Your browser is no longer supported. For the best experience of this website, please upgrade to a newer version or another browser.

Your browser appears to have cookies disabled. For the best experience of this website, please enable cookies in your browser

We'll assume we have your consent to use cookies, for example so you won't need to log in each time you visit our site.
Learn more

Debenhams embarks on first rebrand in almost 20 years

Debenhams has unveiled a major rebrand – its first for almost 20 years – which includes a logo redesign, store modernisations and a new flagship store in Watford.

The high street chain is hoping to attract customers back to its stores after profits have dropped by almost 85% this year.

There have also been a number of changes at the top of the business, talks of redundancies across its fashion and home departments, and a profit warning for 2018

Stores in Reading, Cambridge, Leicester and Sheffield have all been renovated, totalling 384,000 sq ft of retail space. 

Improvements include categorising fashion by genre, new lingerie and accessories areas, and an expansion of the Sheffield store’s beauty department (20% will be operated by Debenhams).

The website has also been revamped and there is an autumn/winter advertising campaign planned to encourage customers to “do a bit of Debenhams”. 

Debenhams logo

Debenhams logo

The new logo is described as “more modern” and ”friendlier”.

On the changes, chief executive Sergio Bucher said: “The Debenhams redesigned strategy sets out to reinvent the shopping experience for customers. While we have made real improvements to our stores and continue to improve our product offering we also want to signify overtly to customers that Debenhams is changing and give them more reasons to come in store.”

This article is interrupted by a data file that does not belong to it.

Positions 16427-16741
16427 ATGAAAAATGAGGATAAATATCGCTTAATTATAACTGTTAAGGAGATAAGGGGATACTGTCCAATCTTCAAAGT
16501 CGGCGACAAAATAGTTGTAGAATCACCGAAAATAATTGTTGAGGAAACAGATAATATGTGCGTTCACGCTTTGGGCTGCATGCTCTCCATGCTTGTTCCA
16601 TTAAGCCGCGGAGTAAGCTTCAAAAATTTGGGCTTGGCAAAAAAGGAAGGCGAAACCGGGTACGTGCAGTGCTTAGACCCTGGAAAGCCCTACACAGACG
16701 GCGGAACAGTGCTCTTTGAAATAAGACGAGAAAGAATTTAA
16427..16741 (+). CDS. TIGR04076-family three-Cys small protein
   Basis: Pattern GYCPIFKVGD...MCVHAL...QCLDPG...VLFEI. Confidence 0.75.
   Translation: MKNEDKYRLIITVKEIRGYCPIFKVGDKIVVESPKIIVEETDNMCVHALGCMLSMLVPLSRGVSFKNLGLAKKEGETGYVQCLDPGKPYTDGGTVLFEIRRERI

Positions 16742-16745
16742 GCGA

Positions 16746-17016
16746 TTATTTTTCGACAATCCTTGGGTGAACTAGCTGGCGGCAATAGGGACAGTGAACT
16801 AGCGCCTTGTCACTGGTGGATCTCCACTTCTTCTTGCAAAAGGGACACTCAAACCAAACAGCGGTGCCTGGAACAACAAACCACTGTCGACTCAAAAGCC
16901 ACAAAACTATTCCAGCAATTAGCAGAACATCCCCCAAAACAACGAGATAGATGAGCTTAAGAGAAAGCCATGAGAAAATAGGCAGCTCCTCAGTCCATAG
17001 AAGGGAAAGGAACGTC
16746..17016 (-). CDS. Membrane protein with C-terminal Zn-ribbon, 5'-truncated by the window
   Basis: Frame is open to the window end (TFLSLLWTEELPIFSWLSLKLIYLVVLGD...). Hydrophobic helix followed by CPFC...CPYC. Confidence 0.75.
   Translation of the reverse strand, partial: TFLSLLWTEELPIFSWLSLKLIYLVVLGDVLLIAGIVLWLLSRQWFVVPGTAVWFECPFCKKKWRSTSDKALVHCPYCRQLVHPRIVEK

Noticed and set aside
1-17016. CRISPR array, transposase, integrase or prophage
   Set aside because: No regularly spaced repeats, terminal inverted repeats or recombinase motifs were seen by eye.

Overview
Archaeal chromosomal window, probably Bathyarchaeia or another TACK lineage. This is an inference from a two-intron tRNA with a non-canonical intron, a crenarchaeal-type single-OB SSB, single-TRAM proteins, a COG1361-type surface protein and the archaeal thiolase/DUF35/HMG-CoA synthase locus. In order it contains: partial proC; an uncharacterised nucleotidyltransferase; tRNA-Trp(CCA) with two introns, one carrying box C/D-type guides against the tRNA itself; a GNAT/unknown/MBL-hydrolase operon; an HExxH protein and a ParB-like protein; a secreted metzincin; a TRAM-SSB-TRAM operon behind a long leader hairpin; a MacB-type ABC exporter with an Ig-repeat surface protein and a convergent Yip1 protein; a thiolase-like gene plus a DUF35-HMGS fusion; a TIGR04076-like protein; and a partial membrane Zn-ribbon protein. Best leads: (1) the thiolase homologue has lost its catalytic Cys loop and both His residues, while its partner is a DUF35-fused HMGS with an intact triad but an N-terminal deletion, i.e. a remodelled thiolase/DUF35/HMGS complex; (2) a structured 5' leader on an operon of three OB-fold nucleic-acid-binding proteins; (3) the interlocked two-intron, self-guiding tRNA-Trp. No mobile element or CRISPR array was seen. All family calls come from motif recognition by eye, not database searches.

Readers' comments (3)

  • With over 150 stores, a logo change is all that can sadly be afforded. Papering over the cracks that HoF had no money to do. Sale of Danish stores to follow next.

    Unsuitable or offensive? Report this comment

  • Debenhams position is untenable and yet another example of a business that cannot see the wood for the trees and will then wonder why it all went wrong.

    Unsuitable or offensive? Report this comment

  • At least the current incumbents are trying, the demise goes back a long long way to the days of PE takeover. In the words of Orange Juice, Rip It up and start again, scale it right back, offer quality not qty, become niche, ditch own buy, bring in newer Brands, blah blah blah blah, innovation, USP, etc etc. How about first fully sustainable Dept Store, come on people easy to carry on knocking (film there somewhere) bring out positivity and ideas, not doom and gloom, dawning of new age. Interesting piece on Hyper local stores, once we start to see a movement then it will gather momentum. We need landlords, retailers, Government and local councils to all start working together and creating cool areas in the dying High Street , this Country is bursting with fresh young new talent and ideas, not just in the cities but at local level, it needs to come from sustainable and caring angle, about the source so everyone starts to feel good about what they are wearing, not just because it was cheap and trawled half way round the world. Slim White T Shirts, made in Bdesh, sold UK £2.00, so that's cotton seed bought and planted, grown, processed, knitted, made, packed, shipped half way across the World, arrives UK, container, off loaded, delivered by truck to DC, unpacked, processed, sent into store, hung, £2.00, ok it's a white T Shirt but this is the thin end of the wedge, soulless and probably only lasts as long as a Dominoes Marg Pizza, Large £14.99, if my Maths are correct then you can buy 7 and half T Shirts made on the other side of the World for the same price as a Pizza made in front of your eyes, this has to change and whilst some people will always buy a £2 T Shirt why does every othe one else have to be dragged down the same one way street. Bland Soulless retailing is just one of the reasons Debs and the High Street is dying but essentially it's at the core of it's demise. I'll get me coat.

    Unsuitable or offensive? Report this comment

Have your say

You must sign in to make a comment

Please remember that the submission of any material is governed by our Terms and Conditions and by submitting material you confirm your agreement to these Terms and Conditions. Links may be included in your comments but HTML is not permitted.